|Aaron Durand, who will sing at upcoming Okanagan Symphony concerts this weekend, says opera non-lovers should give it an honest and open-minded try.|
The musical opportunity will reunite four golden voices, who are friends on and off the stage.
The upcoming Okanagan Symphony Orchestra concert will feature sopranos Chelsea Rus and Taylor Pardell, as well as baritone Aaron Durand and tenor Martin Sadd.
The four studied music together and are alumni from UBC's Opera Ensemble and often sing together.
"We've done a lot together," Durand said. "We were at UBC together, and Martin and I did the young artists program. We all know each other well and that adds much more to the chemistry we generate on stage. It makes for a more compelling performance. We'll share the load of the performance, with solos and duets, love songs, all of it."
The upcoming program on Friday in Kelowna with the OSO will be a "stellar evening" that focuses on the "golden era of Vienna" added music director Rosemary Thomson.
"This concert brings to life the magic of this popular music, with the music of Johann Strauss Jr. and Sr., Lehar, Von Suppe and more."
The evening promises a potpourri of the romantic, the elegant and even some comical arias, along with carefree polkas and swirling waltzes, all set to dazzling and memorable symphonic scores.
The Beautiful Blue Danube, Land of Smiles, Morning, Noon and Night in Vienna, Thunder and Lightning, will all be performed.
"It's an amazing little program, which takes a lot of work," Durand said. "It was a time in Vienna that was intensely romantic. Some might want to call it 'schmaltzy' - and I think it is just that - but in the very best way."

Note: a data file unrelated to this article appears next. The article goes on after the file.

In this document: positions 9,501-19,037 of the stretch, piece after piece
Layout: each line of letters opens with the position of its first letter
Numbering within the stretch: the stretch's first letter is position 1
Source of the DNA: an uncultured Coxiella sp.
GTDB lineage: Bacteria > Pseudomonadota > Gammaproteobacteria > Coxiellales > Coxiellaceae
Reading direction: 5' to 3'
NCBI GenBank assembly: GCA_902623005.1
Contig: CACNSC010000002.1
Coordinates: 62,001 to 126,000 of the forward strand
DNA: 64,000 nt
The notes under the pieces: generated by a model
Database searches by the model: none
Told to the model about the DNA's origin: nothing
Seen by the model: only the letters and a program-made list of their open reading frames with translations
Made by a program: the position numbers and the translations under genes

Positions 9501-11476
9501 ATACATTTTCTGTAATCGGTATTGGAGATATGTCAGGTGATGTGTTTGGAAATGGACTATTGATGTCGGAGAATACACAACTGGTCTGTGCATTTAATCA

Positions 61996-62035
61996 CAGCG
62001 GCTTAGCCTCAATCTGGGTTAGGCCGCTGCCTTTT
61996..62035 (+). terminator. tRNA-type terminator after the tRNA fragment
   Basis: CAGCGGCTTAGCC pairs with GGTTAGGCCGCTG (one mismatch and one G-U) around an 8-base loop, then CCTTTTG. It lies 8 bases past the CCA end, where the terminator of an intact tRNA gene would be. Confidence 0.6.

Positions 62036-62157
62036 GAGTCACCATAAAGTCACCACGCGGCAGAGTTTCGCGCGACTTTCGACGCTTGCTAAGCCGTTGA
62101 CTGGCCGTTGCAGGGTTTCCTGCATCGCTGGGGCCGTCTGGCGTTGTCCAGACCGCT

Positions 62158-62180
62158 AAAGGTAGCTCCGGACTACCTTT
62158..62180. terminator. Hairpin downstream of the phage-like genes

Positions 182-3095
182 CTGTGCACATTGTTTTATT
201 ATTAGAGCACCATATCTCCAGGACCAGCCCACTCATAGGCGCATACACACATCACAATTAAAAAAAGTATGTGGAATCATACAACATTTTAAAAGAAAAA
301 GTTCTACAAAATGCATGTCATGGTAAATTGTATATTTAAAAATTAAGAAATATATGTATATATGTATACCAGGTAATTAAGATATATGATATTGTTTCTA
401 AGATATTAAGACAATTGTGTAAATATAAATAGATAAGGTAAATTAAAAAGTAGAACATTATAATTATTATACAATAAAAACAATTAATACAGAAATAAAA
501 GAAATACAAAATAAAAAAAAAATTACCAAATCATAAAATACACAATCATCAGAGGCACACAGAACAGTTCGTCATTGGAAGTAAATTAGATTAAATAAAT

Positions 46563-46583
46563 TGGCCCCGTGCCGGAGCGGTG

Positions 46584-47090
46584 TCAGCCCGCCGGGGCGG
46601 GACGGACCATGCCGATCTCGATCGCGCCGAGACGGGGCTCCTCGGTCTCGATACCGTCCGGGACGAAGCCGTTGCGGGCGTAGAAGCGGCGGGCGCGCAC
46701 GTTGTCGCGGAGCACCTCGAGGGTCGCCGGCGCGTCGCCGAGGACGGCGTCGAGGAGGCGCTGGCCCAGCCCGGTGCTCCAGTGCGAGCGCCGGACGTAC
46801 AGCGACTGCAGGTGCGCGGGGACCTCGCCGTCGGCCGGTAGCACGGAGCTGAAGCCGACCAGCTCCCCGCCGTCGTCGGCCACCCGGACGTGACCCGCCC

"You don't often get to hear this kind of performance this side of 'the pond,' although it's very common in Europe and played all the time," he added.
An avid opera-junkie, Durand recalled his pre-opera days as a teenager who had other dreams.
"I hated, hated, hated opera. What I wanted was to sing on Broadway - in a show like Chicago or Oklahoma. I saw Carmen when I was 16 and hated it. But then it sort of got under my skin and in college I was in a Russian opera, had to learn Cyrillic, all of it. But I thought, well, at least it'll pay the bills.
"But opera tackled me, blindsided me, and here I am."
His advice to an opera non-lover is to give it an honest and open-minded try, and always at a live performance, which "has all three dimensions - voice, words with meaning and a story with music."
For his own entertainment, he often sings songs while grocery shopping, or even while doing his "summer-pay-the-bills-job" of house-painting with Sadd's company.
"People hearing that kind of music in a non-theatre setting are fascinated by it, they seem to zero in on it and want to hear more. "
But Durand and his colleagues aren't surprised their musical world has the ability to attract and engage. After all, Mozart's gift to the world has been going strong since 1786, and he noted "not one week goes by that somewhere in the world, Mozart is being performed. Not one week."
Kelowna, Vernon and Penticton audiences will have the opportunity to become part of that fascinating world as the OSO presents Romance in Vienna.
What: Okanagan Symphony Orchestra presents Romace in Vienna, with guest artists Chelsea Rus, Taylor Pardell, Martin Sadd and Aaron Durand.
Where & When: Friday, Jan. 17, Kelowna Community Theatre at 8 p.m.; Saturday, Jan. 18, Penticton Cleland Theatre at 7:30 p.m.; Sunday, Jan. 19 at Vernon Performing Arts Centre at 7 p.m.
Tickets: Kelowna at 250-862-2867; Vernon at 250-549-7469 and Penticton at 250-276-2170; online at okanagansymphony.com or ticketseller.ca.